The Bells of Fontainebleau

George Walter Thornbury

Napoleon in the gray surtout
That kings had learned to dread,
With close-clenched hands behind his back
And heavy bended head,
Climbed slowly (lost in battle plans)
A hill near Fontainebleau,
One, two, three, four, the village chimes
Came to him from below.

The marshals, glittering with gold,
Paced laughingly along,
Nor hushed the scandal and the jest,
Or scrap of opera song;
The Emperor stood silent there,
A monarch turned to stone,
Nor smiled, nor moved,— where great men stand
The spot becomes a throne.

Below, the reapers, singing, toiled
With sickles (not with swords),
Or down in clusters round the sheaves
Lay revelling like lords;
The soldiers pointed to the slopes
That bound the golden plain,
And almost wished that France were lost,
To win it o'er again.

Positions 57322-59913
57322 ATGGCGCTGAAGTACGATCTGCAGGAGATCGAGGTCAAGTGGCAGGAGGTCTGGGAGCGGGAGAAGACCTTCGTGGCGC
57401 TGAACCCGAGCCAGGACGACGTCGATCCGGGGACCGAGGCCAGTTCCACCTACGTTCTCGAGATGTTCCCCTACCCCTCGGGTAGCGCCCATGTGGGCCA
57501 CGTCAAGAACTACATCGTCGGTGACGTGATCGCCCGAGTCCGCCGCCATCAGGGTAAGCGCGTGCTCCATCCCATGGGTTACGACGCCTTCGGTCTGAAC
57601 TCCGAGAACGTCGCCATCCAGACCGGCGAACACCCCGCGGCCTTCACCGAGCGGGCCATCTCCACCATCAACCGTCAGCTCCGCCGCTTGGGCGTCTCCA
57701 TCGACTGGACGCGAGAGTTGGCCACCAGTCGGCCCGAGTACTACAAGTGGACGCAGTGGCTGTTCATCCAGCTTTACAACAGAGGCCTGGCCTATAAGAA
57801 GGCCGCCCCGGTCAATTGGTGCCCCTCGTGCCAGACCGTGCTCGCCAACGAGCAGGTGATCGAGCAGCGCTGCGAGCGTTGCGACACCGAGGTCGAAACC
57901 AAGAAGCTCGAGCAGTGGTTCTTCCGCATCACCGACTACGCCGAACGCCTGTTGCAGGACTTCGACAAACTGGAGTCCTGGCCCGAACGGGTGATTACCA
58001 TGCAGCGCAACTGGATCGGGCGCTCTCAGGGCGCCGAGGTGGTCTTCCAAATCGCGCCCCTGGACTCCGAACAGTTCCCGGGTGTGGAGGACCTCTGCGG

The gray man stood, one foot outstretched.
As if upon a foe.
He cared not for the happy sight,
The plenty spread below.
Although the bells shook music down
From yonder village tower, —
And hark! the royal voice of Time
Exulting in his power.

At last be spoke, and slowly turned
(A moisture in his eyes), —
Massena gave a shrug that showed
A cynical surprise:
"Long years ago, at Malraaison,
When all unknown of men,
I heard just such a laughing peal,
And I was happy then."

He turned upon his heel, and then
Sat down upon the hill,
Tracing upon the level sand
With sword-sheath (O, that will!)
The star redoubt, the diamond fort,
The battle lines again:—
A month from that he won the day
Upon Marengo's plain.

Main Location:

Fontainebleau, France